initiatives. Another purpose was to bring all the organizations i.e., Benazir Income Support Programme
(BISP), Pakistan Bait-ul-Maal (PBM), Pakistan Poverty Alleviation Fund (PPAF) & Trust for Voluntary
organization (TVO) working on helping the poor, under one umbrella.

No mention

UNSDCF Reporting

United Nations Sustainable Development Cooperation Framework 2023-2027 Pakistan

View source

Volunteering integrated into the narrative text of the UNSDCF

Volunteering integrated in relation to gender equality and/or women’s empowerment

Paragraph 1, page 12

Integrate innovative responses embedded in multisectoral partnerships between civil society (including community volunteers), academia, the private sector, trade unions and all levels of government;

Paragraph 2, page 20

Cross cutting: Human rights-based approaches; gender equality; environment; climate change adaptation and mitigation; humanitarian and pandemic response; innovation; digital transformation; good governance; youth development; inclusion; data; promotion of volunteerism. 

Paragraph 3, page 21

In addition, the UN will work to increase digitization, strengthen the generation and use of disaggregated data, foster integrated cross-sectoral approaches, and focus on capacity development for the long-term sustainability of skills development, institution building, service delivery and the promotion of volunteerism.

Paragraph 4, page 27

Facilitating community-based volunteerism and livelihood opportunities to enhance local community engagement and sustainable social protection systems.

Paragraph 5, page 32

Contributing to strengthening women’s machineries and parliamentary caucuses, as well as supporting women-led organizations, women volunteers and women’s leadership, especially in economic and financial sectors.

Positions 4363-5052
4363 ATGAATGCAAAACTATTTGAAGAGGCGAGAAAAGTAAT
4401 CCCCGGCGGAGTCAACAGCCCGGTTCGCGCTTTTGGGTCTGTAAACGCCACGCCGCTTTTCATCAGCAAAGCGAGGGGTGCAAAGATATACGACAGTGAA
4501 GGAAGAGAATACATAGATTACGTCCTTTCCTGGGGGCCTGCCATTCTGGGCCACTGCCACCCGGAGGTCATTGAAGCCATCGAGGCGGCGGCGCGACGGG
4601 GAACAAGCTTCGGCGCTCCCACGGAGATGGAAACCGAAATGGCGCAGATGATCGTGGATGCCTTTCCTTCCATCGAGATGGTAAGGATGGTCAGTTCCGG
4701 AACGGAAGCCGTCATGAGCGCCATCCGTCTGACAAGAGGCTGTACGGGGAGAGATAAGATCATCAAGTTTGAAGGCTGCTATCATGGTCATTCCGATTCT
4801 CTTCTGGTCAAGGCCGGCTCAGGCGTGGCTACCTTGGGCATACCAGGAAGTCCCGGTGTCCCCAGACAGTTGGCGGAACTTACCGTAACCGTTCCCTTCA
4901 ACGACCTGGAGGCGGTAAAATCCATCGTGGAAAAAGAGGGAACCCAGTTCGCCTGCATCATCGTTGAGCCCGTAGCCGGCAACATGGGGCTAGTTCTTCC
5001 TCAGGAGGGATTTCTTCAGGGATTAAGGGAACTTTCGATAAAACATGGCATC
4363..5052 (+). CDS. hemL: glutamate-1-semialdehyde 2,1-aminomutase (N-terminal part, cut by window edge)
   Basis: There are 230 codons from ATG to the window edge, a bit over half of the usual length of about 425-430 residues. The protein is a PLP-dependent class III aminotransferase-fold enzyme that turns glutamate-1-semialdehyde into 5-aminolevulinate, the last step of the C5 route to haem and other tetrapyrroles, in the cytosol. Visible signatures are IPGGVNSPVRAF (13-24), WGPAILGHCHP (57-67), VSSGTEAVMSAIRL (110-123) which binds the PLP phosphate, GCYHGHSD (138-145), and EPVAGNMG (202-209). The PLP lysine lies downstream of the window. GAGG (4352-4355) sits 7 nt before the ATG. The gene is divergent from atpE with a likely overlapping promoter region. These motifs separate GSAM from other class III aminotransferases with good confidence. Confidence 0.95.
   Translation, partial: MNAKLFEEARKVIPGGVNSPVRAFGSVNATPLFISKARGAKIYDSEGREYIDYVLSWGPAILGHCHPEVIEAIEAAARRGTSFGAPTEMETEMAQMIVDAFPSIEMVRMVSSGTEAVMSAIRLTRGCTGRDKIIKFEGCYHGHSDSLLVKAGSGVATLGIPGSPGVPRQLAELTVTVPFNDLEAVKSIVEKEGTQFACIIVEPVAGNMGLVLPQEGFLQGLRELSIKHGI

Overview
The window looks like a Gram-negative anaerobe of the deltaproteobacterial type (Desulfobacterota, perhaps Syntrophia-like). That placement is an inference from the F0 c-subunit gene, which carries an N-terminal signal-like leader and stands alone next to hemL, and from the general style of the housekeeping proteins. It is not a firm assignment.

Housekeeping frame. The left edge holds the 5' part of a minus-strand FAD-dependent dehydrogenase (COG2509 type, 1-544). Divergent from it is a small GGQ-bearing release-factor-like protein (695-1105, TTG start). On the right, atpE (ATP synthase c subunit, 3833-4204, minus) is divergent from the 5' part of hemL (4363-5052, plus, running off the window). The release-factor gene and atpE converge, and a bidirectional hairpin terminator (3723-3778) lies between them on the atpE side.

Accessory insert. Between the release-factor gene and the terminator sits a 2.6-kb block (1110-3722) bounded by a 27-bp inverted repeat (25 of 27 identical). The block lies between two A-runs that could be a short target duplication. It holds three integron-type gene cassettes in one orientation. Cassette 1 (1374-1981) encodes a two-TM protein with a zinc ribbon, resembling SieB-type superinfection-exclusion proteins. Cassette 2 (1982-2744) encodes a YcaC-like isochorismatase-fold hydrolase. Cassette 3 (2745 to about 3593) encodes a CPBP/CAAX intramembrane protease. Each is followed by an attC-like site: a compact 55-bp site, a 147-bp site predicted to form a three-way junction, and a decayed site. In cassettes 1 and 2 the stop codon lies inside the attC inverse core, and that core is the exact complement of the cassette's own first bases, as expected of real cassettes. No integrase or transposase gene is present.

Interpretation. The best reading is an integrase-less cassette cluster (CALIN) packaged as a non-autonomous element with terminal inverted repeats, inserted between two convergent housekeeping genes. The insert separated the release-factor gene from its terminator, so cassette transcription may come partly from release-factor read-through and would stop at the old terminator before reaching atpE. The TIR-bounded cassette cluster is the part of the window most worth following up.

Paragraph 6, page 33

Assisting efforts to build new and strengthen existing networks with civil society organizations and volunteer organizations that work to advance gender equality. 

Paragraph 7, page 34

Partnerships for this outcome include engagement with: women’s machineries, departments and human rights’ ministries; parliamentarians’ political parties (so that all parties include gender mainstreaming in their political manifestos); religious leaders and philanthropists; the National Commission for Human Rights; the media; academia; volunteer networks and organizations that engage volunteers; the civil society organization consortium; the National Commission on the Status of Women and provincial commissions; and the private sector.

Paragraph 8, page 36

Promoting research and efforts to inventory communities’ indigenous knowledge, traditional techniques and practices that contribute to disaster risk reduction and climate change adaptation, while ensuring the active participation of formal and informal volunteer groups and networks.

Paragraph 9, page 37

Advocating for the protection of biodiversity and natural habitats, as well as eco-tourism by promoting national parks and cultural heritage sites across the Indus Basin, while ensuring the active participation of indigenous communities and local volunteers.

Paragraph 10, page 46

Promoting increased coordination and cooperation by working with government departments at the federal and provincial levels, criminal justice institutions, the judiciary, civil society – including informal and formal volunteer networks – and the media for improved service delivery.

Paragraph 11, page 47

Assisting the establishment of stronger government protection mechanisms, justice chains, civil society – including informal and formal volunteer networks – and the media to advance people’s empowerment and their ability to secure their fundamental rights, especially vulnerable groups, women, children, those deprived of liberty and those at risk of threats and violence. 

Paragraph 12, page 48

Partners relevant for strengthened justice systems: provincial criminal justice institutions; law enforcement agencies; the Supreme Court of Pakistan; provincial High Courts; legal aid authorities; Bar Councils across Pakistan; and informal and formal volunteer groups and networks. 

No mention